In his mid-thirties, Paul Gauguin abandoned his life as a stockbroker to become an artist. He sought to escape the constraints of industrialized society and dreamed of an unspoiled paradise where he could avoid his financial problems. In 1891, more than a decade after his career change, Gauguin pursued this imagined utopia in the French colony of Tahiti. Although the island did not live up to his fantasy, his paintings present Tahiti as a kind of Eden. Here, Gauguin depicted two Tahitian women wearing traditional skirts, standing beneath pandanus trees, a palm-like plant with long, spear-shaped leaves. The fallen foliage appears as ribbons of yellow against the dark red soil, suggesting a kind of mystic writing emanating from a primal, earthen ground.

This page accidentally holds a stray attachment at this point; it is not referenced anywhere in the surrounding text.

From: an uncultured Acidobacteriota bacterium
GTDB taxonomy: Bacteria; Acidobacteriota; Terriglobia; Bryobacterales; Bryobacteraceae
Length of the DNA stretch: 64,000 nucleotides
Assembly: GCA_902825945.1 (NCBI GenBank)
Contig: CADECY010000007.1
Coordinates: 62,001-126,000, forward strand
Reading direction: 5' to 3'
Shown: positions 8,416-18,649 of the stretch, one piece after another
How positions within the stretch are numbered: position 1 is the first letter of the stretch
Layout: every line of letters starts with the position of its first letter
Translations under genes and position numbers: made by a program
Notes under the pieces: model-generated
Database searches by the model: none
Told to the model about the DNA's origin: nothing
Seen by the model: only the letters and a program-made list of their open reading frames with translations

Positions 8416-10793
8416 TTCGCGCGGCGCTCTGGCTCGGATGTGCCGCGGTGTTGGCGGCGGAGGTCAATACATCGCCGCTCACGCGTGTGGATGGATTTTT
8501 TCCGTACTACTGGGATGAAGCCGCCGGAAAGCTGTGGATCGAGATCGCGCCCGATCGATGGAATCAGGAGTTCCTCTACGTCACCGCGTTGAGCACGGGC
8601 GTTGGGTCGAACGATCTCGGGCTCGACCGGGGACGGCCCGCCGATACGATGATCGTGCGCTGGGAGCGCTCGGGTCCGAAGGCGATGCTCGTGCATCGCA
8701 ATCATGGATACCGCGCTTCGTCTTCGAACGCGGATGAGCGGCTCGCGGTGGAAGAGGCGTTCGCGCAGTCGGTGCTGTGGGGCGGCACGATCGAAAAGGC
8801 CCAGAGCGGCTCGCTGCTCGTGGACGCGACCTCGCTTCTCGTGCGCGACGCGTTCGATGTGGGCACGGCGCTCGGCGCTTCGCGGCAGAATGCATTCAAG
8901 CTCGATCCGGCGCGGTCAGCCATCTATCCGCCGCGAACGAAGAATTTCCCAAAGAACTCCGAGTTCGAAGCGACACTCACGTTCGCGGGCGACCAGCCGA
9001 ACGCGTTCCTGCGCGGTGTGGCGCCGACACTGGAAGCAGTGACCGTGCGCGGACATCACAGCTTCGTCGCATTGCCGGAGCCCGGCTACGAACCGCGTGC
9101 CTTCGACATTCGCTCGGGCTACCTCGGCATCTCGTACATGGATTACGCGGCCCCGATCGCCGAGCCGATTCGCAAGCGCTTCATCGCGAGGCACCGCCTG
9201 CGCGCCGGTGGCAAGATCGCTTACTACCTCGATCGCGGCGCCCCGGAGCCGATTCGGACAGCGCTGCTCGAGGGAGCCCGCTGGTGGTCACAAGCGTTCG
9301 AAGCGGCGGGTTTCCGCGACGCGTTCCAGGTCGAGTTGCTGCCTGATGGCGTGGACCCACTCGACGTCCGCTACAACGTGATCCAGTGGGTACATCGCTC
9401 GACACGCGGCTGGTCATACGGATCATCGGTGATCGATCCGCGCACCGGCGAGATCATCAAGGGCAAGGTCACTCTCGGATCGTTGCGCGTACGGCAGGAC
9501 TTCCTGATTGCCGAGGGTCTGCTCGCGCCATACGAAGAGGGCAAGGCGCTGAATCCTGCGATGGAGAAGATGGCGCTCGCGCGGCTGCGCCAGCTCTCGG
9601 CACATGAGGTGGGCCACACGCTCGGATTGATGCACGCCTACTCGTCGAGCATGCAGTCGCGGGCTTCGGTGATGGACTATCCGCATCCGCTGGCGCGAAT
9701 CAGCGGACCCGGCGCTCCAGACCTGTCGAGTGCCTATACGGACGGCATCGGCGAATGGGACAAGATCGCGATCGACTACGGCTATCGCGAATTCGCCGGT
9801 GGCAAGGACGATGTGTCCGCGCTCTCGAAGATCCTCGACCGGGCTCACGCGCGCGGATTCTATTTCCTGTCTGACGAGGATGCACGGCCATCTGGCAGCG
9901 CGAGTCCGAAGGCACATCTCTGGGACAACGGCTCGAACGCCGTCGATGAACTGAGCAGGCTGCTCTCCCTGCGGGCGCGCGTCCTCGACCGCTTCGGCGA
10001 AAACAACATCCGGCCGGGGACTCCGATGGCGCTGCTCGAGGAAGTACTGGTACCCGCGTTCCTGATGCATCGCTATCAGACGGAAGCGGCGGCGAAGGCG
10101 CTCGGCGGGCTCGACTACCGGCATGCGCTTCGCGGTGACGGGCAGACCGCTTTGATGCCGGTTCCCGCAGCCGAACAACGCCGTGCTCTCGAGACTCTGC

Nicole R. Myers
The Lillian and James H. Clark Curator of European Painting and Sculpture